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This blog is dedicated to distribute current information about the Coalition for the Homeless in Cleveland or poverty or the state of homelessness. Entries are written by board or staff of the Coalition. The opinions contained in this blog reflect the views of the author of the post. This blog features information on shelters, affordable housing, profiles, statistics, trends, and upcoming events relating to homelessness. We welcome comments, and will remove offensive or inappropriate messages. All postings are signed by the author.

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Two Americas: Those who have access to health care and those who don't

This is a really nice graphic from the Advisory Board Company which provide 
consulting, technology and research to health care organizations.
It shows a clear divide within the United States.

Where the States Stand
Via: The Advisory Board Company

For homeless people this graph shows some really bad news.  Those living in Texas or Pennsylvania or North Carolina are out of luck.  Those in Ohio, Illinois, California or Arizona will have safety net insurance to avoid years of debt for one encounter with the local emergency room.  These blue colored states from above graph may be able to expand mental health care and alcohol treatment centers with the cost savings from not having to provide emergency room care to those without insurance.  Hospitals in the blue states from the graph will have a reason to expand preventative care and to not discharge sick people to the shelters.  Because you happen to live in one of the Red States above you will not have the ability to access affordable health insurance.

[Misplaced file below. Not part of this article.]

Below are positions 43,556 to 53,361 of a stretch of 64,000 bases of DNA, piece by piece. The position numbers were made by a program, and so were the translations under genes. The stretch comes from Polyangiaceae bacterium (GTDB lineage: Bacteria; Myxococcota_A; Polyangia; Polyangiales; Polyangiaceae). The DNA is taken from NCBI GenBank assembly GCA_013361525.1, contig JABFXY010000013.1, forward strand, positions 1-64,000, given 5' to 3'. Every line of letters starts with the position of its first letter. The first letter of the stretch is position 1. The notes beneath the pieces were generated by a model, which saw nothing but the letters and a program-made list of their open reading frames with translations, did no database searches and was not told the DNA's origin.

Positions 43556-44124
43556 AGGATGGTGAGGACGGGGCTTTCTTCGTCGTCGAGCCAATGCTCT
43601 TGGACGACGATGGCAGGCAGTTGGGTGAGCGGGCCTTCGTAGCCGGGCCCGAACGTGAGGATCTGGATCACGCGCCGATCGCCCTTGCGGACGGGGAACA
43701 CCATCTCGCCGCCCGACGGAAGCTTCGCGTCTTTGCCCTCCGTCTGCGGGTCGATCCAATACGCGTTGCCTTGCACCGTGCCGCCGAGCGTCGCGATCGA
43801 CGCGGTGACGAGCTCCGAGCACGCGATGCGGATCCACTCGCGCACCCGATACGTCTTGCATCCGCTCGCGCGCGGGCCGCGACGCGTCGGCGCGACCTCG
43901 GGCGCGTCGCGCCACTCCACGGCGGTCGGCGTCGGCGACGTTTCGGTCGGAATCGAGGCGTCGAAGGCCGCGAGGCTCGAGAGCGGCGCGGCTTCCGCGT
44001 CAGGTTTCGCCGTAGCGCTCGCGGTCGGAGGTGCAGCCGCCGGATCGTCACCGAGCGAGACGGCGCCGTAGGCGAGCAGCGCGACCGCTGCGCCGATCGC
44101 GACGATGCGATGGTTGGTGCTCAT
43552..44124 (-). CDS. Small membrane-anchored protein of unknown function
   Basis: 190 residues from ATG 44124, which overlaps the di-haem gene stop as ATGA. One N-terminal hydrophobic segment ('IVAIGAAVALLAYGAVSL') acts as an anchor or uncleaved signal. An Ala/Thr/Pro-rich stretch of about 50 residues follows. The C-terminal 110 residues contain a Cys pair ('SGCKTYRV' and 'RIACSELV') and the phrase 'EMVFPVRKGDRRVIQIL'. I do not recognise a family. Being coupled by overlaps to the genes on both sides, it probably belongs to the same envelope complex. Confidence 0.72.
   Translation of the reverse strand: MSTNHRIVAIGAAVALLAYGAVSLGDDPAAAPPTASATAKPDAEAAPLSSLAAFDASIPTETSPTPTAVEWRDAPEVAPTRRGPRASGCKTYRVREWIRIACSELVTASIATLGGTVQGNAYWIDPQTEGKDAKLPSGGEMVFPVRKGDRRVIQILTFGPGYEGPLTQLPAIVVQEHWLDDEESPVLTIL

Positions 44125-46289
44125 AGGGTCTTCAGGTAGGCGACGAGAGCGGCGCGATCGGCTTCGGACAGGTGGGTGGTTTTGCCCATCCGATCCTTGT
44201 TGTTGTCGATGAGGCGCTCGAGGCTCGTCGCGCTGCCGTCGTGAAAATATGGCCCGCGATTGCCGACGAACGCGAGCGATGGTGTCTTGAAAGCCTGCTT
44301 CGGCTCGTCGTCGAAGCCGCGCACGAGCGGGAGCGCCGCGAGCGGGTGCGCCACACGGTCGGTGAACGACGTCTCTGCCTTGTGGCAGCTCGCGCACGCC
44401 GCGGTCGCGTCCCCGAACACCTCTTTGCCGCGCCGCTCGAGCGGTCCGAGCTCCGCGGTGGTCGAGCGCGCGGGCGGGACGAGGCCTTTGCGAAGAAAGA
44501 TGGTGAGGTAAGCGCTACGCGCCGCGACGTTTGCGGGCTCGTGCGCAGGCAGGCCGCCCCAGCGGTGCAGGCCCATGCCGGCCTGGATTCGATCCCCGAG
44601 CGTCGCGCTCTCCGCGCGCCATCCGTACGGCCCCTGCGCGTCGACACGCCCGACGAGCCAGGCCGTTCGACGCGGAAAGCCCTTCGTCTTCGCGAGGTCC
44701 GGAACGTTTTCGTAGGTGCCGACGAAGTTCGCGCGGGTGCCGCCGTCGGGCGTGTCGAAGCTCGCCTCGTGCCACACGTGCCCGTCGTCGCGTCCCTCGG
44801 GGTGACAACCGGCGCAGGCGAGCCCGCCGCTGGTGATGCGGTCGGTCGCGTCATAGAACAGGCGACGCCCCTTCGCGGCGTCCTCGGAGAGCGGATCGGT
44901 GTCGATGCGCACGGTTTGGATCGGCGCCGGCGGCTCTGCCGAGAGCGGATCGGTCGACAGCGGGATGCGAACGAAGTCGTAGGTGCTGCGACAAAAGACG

Studies in the past have never found that people moved to a state because the government benefits were better.  I have to believe that this will change with the Affordable Care Act disparity that is developing.  Health care is such a big contributor to homelessness and destablizing a family that I have to believe that people will move to a state that has expanded Medicaid.  Many states are going to be left behind with the decision to not accept expanded Medicaid.

Brian Davis

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